What are the implications of the National Education Policy 2020 to higher education in India?

Suyash Shrivastava
In an ever-evolving and ever-expanding field of education, it is mind-boggling that there hasn’t been even a single major reform in the Indian education system in the last 34 years. The new National Education Policy (NEP) introduced by the Union Cabinet on 29th July 2020 was a long time coming and it doesn’t come as a surprise that it was welcomed as a breath of fresh air in this ancient and outdated system. These new changes are the dire need of the hour if India wants to compete at a global level in terms of the quality of education provided to the students. It’s incredible how so many generations went through those old norms, regulations, and policies which focused more on getting high scores and rote learning rather than on practical knowledge, common sense and personality development of a student. Since day one, the child has been shoved in the rat race and is expected to get more marks than everyone else in the class and if the child is unable to do that, he/ she is deemed to fail in the long run. Your scores have always determined what kind of student you are. Well, I, for one, hope that should not be the case anymore in the future.
The NEP 2020 is definitely a much-needed change if we want to catapult the Indian education system to a standard that we know it can achieve. Crores of students will now have a higher chance to pursue what they love from a very young age, and as far as my generation is concerned, we’re very glad to see that. We are happy to envisage that now kids will have a real shot to reach out to their dreams and set their goals right from a very young age. They would know that the education system has got their backs and will help them likely to achieve it.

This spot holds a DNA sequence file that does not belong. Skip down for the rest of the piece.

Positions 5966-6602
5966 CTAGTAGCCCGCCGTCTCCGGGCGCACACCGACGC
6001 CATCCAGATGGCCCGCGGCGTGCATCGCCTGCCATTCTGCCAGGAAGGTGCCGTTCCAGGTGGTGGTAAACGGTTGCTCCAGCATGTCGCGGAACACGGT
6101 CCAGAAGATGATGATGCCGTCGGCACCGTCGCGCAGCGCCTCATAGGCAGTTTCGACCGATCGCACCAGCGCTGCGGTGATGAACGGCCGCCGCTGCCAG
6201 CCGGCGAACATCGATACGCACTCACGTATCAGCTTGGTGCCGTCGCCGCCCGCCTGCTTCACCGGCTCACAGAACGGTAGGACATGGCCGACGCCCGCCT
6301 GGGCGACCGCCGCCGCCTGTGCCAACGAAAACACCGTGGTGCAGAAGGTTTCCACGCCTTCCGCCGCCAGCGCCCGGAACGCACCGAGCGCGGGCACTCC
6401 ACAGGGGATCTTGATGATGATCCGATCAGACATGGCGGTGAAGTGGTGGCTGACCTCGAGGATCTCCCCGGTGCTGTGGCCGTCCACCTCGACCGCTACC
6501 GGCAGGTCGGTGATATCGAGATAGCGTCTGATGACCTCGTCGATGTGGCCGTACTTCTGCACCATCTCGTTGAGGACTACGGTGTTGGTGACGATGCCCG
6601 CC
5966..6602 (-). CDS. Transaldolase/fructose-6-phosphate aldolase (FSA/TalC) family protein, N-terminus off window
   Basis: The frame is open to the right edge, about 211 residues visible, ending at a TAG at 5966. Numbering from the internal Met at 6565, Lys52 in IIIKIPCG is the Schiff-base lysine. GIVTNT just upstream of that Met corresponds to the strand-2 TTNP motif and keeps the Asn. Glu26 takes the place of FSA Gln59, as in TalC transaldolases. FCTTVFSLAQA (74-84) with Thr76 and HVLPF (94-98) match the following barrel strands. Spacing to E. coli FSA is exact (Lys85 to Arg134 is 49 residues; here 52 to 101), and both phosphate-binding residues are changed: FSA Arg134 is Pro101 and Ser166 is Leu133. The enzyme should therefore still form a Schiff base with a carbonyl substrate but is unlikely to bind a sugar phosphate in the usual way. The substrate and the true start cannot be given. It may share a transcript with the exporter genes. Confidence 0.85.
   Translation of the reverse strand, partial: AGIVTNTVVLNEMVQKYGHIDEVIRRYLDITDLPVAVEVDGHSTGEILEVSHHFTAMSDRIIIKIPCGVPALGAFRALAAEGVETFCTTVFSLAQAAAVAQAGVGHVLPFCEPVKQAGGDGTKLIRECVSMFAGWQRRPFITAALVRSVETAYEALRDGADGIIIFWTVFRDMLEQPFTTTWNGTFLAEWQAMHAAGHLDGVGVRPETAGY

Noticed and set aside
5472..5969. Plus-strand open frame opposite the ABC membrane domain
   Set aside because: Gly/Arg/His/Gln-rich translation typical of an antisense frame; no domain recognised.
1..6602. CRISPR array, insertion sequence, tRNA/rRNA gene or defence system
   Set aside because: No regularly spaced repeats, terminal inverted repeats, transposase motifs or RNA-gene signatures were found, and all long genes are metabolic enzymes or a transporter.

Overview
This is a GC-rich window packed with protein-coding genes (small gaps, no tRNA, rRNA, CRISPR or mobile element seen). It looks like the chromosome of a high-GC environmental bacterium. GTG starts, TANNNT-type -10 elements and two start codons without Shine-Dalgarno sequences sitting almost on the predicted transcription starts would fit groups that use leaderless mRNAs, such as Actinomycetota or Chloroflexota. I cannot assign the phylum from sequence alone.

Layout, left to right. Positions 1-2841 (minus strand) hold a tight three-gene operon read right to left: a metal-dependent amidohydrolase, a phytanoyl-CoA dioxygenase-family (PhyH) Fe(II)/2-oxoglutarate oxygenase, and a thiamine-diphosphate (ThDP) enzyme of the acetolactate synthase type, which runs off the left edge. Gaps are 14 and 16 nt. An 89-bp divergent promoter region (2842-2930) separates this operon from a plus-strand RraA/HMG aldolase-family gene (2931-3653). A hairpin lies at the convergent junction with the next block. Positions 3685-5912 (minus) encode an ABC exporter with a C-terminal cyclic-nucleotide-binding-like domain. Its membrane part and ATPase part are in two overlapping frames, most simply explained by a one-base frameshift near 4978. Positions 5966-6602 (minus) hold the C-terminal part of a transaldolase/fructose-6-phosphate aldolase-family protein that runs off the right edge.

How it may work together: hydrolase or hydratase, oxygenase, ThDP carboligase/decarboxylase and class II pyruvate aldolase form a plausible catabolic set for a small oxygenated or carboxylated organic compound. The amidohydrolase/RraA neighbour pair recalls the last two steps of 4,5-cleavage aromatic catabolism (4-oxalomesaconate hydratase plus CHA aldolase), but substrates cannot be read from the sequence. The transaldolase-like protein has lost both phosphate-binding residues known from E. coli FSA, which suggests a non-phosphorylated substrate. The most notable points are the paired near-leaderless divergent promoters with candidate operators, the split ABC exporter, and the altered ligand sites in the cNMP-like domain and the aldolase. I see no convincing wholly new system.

The implications of NEP are expected to pay positive dividends in the long run and produce talented, bright young students coming from all the various backgrounds and from all walks of life. From establishing National Research Foundation which aims to foster robust research culture across higher education, to replace the ‘10+2’ system with ‘5+3+3+4’, the policies aim to get it right from the grassroots level itself. Nearly Rs 1,00,000 crores has been allocated to the educational sector in ‘Budget 2020’ and god willing, if everything goes as planned we just might achieve all the three central ideas of budget 2020, i.e. ‘Aspirational India’; ‘Economic Development’ and ‘A Caring Society’. Students of my generation know what it feels like to be in a rote-learning system and how adverse the repercussions are if you don’t get good marks in boards or final exams. The system needed an overhaul, if not in a major one, but it needed it. I have learned the value of optimism and would like to view the implications of NEP 2020 in the same way. Here’s to hoping that students understand what chance they have got in their hands and utilize it to maximize their chance of reaching their ultimate goal. (The writer is a student at SME, IIT Jodhpur. Views expressed here are personal. Email: [email protected])